Chief minister (India)
This article needs additional citations for verification. (June 2014) (Learn how and when to remove this template message)
In the Republic of India, a chief minister is the elected head of government of each of twenty-nine states and two union territories (Delhi and Puduchery). According to the Constitution of India, the Governor is a state's de jure head, but de facto executive authority rests with the chief minister. Following elections to the State Legislative Assembly (Vidhan Sabha) in a state, the state's governor usually invites the party (or coalition) with a majority of seats to form the government. The governor appoints and swears in the chief minister, whose Council of Ministers are collectively responsible to the assembly. Based on the Westminster system, given that he retains the confidence of the assembly, the chief minister's term can last for the length of the assembly's life—a maximum of five years (except in Jammu and Kashmir Legislative Assembly where it is maximum of six years). There are no limits to the number of terms that the chief minister can serve. A chief minister heads a state government's council of ministers and can be deputed in that role by a deputy chief minister.
The Constitution of India sets the principle qualifications one must meet to be eligible to the office of the chief minister. A chief minister must be:
- a citizen of India.
- should be a member of the state legislature. If a person is elected chief minister who is not a member of the legislature, then he/she must take sign from governor.
- of 25 years of age or more
An individual who is not a member of the legislature can be considered as the chief minister provided he/she gets himself/herself elected to the State Legislature within six months from the date of their appointment. Failing which, he/she would cease to be the chief minister.
The chief minister is elected through a majority in the state legislative assembly. This is procedurally established by the vote of confidence in the legislative assembly, as suggested by the governor of the state who is the appointing authority. They are elected for five years.  The chief minister shall hold office during the pleasure of the governor.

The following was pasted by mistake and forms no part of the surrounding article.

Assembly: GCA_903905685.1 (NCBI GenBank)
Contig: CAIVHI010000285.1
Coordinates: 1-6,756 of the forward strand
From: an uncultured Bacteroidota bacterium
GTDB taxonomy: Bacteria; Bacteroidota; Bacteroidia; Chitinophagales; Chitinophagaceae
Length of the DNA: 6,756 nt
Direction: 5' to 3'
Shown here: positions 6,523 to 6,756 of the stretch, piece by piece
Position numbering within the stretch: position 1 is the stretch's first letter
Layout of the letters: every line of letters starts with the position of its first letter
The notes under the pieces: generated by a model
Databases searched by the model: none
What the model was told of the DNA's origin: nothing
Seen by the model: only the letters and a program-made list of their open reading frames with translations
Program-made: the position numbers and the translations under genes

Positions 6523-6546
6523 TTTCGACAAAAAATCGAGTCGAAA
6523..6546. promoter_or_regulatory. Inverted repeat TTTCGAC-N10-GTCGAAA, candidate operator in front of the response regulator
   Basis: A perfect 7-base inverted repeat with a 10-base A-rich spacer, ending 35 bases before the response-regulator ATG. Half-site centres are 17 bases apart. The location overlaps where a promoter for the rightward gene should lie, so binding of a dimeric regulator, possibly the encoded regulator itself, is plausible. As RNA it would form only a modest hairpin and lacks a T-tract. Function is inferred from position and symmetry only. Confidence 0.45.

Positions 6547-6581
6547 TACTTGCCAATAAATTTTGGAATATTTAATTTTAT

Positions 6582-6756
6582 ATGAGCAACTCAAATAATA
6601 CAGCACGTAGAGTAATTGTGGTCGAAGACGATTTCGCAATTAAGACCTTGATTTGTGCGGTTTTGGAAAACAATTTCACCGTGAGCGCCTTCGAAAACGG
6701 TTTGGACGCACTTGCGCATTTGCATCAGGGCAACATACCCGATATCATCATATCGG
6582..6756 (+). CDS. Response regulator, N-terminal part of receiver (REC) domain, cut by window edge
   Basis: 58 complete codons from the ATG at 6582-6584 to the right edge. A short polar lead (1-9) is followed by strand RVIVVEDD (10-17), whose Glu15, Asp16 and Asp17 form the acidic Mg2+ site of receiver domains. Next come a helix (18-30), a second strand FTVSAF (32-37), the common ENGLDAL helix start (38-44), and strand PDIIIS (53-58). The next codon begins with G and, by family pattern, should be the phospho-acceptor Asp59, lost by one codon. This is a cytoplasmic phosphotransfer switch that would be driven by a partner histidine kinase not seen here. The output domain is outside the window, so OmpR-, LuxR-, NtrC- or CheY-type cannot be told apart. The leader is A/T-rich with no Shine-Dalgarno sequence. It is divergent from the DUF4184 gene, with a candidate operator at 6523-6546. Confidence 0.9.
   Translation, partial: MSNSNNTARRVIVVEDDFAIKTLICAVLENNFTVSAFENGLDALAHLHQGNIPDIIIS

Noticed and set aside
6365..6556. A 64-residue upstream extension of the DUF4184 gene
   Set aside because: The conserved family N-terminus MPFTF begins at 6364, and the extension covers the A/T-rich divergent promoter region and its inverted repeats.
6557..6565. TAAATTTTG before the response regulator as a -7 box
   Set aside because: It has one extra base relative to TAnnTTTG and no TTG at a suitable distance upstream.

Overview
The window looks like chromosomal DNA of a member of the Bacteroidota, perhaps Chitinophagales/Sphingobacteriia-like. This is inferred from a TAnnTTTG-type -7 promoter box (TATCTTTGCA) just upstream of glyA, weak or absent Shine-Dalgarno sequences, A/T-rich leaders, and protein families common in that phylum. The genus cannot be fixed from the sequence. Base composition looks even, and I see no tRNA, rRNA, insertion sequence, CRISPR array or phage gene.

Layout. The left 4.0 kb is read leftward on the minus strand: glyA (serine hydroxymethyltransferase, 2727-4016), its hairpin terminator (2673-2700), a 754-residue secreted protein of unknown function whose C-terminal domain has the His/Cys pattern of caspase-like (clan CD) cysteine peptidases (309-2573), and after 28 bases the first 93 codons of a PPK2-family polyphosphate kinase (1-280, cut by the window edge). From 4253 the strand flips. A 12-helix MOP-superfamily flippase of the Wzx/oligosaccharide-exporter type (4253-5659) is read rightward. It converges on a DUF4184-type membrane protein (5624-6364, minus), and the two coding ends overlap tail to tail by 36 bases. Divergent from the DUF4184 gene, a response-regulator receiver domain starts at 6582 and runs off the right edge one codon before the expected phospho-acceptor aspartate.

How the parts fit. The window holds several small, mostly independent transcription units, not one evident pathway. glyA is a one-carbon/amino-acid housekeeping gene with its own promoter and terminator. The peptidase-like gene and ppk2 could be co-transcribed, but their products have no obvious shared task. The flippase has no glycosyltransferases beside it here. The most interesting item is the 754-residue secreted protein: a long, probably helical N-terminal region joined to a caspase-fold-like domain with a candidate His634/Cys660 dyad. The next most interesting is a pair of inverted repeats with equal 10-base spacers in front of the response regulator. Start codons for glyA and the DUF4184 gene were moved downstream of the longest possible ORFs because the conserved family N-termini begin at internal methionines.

Since, according to the constitution, the chief minister is appointed by the governor, the swearing in is done before the governor of the state.
The oath of office.
I, <Name of Minister>, do swear in the name of God/solemnly affirm that I will bear true faith and allegiance to the Constitution of India as by law established, that I will uphold the sovereignty and integrity of India, that I will faithfully and conscientiously discharge my duties as a Minister for the State of <Name of the State> and that I will do right to all manner of people in accordance with the Constitution and the law without fear or favour, affection or ill-will.— Constitution of India, Schedule 3, Para 5
The oath of secrecy
I, <Name of Minister>, do swear in the name of God/solemnly affirm that I will not directly or indirectly communicate or reveal to any person or persons any matter which shall be brought under my consideration or shall become known to me as a Minister for the State of <Name of the State> except as may be required for the due discharge of my duties as such Minister.— Constitution of India, Schedule 3, Para 6
In the event of a Chief Minister's resignation, which conventionally occurs after an election or during a phase of assembly transition, the outgoing minister holds the informal title of "caretaker" chief minister until the Governor either appoints a new chief minister or dissolves the assembly. Since the post is not constitutionally defined, the caretaker chief minister enjoys all the powers a regular chief minister possesses, but is expected not to make any major policy decisions during his/her short tenure as caretaker.
This section needs expansion. You can help by adding to it. (September 2015)
By Article 164 of the constitution of India, remuneration of the chief minister as well as other ministers are to be decided by the respective state legislatures. Until the legislature of the state decide salary shall be as specified in the second schedule.  Hence this varies from state to state.
- Durga Das Basu. Introduction to the Constitution of India. 1960. 20th Edition, 2011 Reprint. pp. 241, 245. LexisNexis Butterworths Wadhwa Nagpur. ISBN 978-81-8038-559-9.
- Constitution of India, Article 173
- The Constitution of India article 164, clause 1
- "Caretaker chief minister is just a placeholder, say experts". The Times of India. 12 February 2017.
- The Constitution of India, article 164,clause 5
- The Constitution of India, Article 164, Clause 5